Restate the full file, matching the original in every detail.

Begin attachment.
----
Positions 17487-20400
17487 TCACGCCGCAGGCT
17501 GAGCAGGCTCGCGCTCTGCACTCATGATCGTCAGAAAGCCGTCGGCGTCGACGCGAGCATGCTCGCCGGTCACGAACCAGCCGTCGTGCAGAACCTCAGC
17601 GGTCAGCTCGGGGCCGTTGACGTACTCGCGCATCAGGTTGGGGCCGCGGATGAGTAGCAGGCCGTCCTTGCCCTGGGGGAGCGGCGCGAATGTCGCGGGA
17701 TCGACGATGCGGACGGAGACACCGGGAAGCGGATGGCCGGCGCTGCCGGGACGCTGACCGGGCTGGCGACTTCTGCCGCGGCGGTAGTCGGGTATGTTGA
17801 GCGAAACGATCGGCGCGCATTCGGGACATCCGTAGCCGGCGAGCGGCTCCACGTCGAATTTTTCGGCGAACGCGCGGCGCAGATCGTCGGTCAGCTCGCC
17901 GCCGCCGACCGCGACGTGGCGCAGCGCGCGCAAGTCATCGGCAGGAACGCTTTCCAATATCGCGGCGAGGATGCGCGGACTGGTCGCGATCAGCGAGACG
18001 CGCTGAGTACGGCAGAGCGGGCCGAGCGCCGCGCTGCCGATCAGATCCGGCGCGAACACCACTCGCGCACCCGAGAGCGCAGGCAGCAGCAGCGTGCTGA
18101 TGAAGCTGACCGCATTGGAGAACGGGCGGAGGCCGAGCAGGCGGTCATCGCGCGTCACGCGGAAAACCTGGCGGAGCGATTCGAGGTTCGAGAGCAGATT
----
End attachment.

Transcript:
Positions 17487-20400
17487 TCACGCCGCAGGCT
17501 GAGCAGGCTCGCGCTCTGCACTCATGATCGTCAGAAAGCCGTCGGCGTCGACGCGAGCATGCTCGCCGGTCACGAACCAGCCGTCGTGCAGAACCTCAGC
17601 GGTCAGCTCGGGGCCGTTGACGTACTCGCGCATCAGGTTGGGGCCGCGGATGAGTAGCAGGCCGTCCTTGCCCTGGGGGAGCGGCGCGAATGTCGCGGGA
17701 TCGACGATGCGGACGGAGACACCGGGAAGCGGATGGCCGGCGCTGCCGGGACGCTGACCGGGCTGGCGACTTCTGCCGCGGCGGTAGTCGGGTATGTTGA
17801 GCGAAACGATCGGCGCGCATTCGGGACATCCGTAGCCGGCGAGCGGCTCCACGTCGAATTTTTCGGCGAACGCGCGGCGCAGATCGTCGGTCAGCTCGCC
17901 GCCGCCGACCGCGACGTGGCGCAGCGCGCGCAAGTCATCGGCAGGAACGCTTTCCAATATCGCGGCGAGGATGCGCGGACTGGTCGCGATCAGCGAGACG
18001 CGCTGAGTACGGCAGAGCGGGCCGAGCGCCGCGCTGCCGATCAGATCCGGCGCGAACACCACTCGCGCACCCGAGAGCGCAGGCAGCAGCAGCGTGCTGA
18101 TGAAGCTGACCGCATTGGAGAACGGGCGGAGGCCGAGCAGGCGGTCATCGCGCGTCACGCGGAAAACCTGGCGGAGCGATTCGAGGTTCGAGAGCAGATT